infighting between councils and disagreements on how Yorkshire should be goverened has put the brakes on a devolution deal being brokered with the Government this Autumn.
It had been expected that Chancellor George Osborne would use the Government’s Autumn Statement to announce which one of the six proposals handed into Government from politicians in Yorkshire would get a multi-millon pound funding offer.
Before the party conference in September it was announced that Sheffield is to be the second city after Manchester to win a devolution package if they adopt a directly electeed mayor.
Both the Greater Yorkshire plan, which includes north, west and east Yorkshire, and the Leeds City Region were hopeful for clarity from Government during November’s statement.
However minister for the Northern Powerhouse James Wharton said the ‘challenges’ facing Yorkshire mean that local authority leaders should prepare themselves that a power transfer from Whitehall to Yorkshire isn’t immediately around the corner.
Addressing a meeting of MPs from Yorkshire and North Lincolnshire he said: “I recognise some of the challenges that people need to overcome to find a model that has agreement across Yorkshire, whatever that might look like, so that we can settle on something that we can deliver in the interests of Yorkshire going forward.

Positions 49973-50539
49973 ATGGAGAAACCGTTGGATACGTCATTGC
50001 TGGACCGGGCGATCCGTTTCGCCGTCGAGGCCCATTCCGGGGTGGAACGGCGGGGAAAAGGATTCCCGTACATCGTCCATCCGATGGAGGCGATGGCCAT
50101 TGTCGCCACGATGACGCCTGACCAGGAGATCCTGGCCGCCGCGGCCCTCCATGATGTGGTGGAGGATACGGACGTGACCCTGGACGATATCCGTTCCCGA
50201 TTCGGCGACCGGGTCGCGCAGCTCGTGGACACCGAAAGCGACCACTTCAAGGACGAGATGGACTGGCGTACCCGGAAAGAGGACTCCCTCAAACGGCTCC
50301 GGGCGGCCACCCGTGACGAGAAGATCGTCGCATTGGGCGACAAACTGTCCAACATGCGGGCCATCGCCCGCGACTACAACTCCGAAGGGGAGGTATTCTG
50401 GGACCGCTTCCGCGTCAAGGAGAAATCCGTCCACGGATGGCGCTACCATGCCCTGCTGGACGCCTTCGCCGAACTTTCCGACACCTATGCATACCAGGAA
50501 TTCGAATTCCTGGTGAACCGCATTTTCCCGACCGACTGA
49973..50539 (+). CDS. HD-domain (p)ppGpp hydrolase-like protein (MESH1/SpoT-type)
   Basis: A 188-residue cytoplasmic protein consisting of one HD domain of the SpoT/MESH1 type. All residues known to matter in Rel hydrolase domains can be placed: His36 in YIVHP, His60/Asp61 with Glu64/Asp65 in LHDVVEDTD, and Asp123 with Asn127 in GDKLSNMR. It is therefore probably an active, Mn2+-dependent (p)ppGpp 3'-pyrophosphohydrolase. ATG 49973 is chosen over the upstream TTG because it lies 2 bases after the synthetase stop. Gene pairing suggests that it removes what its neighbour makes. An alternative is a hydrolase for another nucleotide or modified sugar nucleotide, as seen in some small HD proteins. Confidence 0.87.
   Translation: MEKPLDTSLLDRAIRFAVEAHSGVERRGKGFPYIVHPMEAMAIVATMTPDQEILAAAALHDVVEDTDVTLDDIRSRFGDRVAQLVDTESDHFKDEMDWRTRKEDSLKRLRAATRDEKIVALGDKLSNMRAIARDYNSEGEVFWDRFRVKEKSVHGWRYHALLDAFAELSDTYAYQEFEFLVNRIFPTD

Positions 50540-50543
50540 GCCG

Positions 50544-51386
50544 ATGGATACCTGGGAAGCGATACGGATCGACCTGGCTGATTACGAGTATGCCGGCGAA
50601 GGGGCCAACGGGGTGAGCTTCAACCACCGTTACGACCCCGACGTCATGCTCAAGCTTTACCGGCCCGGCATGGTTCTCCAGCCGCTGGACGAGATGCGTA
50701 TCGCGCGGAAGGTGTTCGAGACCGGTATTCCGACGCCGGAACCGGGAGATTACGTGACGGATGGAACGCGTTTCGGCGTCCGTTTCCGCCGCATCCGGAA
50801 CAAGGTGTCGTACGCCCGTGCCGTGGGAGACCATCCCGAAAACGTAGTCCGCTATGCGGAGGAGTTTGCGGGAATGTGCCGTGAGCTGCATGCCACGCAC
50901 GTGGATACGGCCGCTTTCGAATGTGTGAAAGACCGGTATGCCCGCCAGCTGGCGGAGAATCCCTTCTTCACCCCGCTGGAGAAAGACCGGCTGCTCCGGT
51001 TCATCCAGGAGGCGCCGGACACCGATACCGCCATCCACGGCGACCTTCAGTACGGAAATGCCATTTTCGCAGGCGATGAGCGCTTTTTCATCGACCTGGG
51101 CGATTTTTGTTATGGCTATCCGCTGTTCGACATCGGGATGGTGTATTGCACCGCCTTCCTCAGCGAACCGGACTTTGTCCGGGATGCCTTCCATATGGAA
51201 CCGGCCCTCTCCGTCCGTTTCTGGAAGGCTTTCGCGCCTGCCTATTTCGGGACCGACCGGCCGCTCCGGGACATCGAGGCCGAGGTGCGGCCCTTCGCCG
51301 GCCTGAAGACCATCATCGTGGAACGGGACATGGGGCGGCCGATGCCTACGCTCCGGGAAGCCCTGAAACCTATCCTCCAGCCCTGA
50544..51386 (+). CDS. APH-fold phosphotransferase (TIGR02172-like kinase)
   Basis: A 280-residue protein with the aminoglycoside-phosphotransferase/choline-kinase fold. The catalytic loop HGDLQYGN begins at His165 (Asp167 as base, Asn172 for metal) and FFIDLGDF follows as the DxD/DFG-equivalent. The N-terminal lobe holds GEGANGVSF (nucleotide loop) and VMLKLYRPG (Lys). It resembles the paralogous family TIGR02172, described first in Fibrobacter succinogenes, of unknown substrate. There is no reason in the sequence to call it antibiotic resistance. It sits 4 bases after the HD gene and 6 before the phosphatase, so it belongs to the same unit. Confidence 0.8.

“The Spending Review is important in terms of our overall devolution agenda. While we are keen for areas to press ahead I think that at this time there’s not going to be anything imminently announced in the Yorkshire area and I don’t see any reason why it should be disadvantaged by that.
“I recognise some of the challenges and we will take account of that in discussions that we are having in the Spending Review and discussions we are having with colleagues in Yorkshire.
“We want the right decision, we want it as quickly as you can do it, if you want to do it, but we are not going to push you to a time.”
Disagreement over which areas of Yorkshire naturally align with each other, whether authorities should accept a directly elected mayor, and rows over control over transport have blighted discussions over the past year on how to proceed with devolution.
In September a variety of options were handed in to the Government and at the meeting of the All Party Group for Yorkshire and North Lincolnshire MPs in Westminster yesterday, Conservative MP for the Colne Valley, Jason McCartney, suggested that the majority of regional MPs are in favour of a Greater Yorkshire plan that includes the largest geographical area.
Mr Wharton said that no plan was in the lead and that proposals for Yorkshire would not be taken in isolation. Nothing will be delivered at the expense of opportunities that should exist in another area, he added.
He said there will be more devolution announcements in the coming weeks for other areas of the UK, but there is still time for Yorkshire since powers don’t get transferred until May 2017 when a mayor is elected.
He said: “We are not so time pressured that I want to put an undue emphasis on Yorkshire. I recognise the challenges that Yorkshire is working through at the moment. I feel that at this time with the facts I have available to me I would not want to set an Autumn Statement deadline for Yorkshire because of the particular challenges that Yorkshire is dealing with.”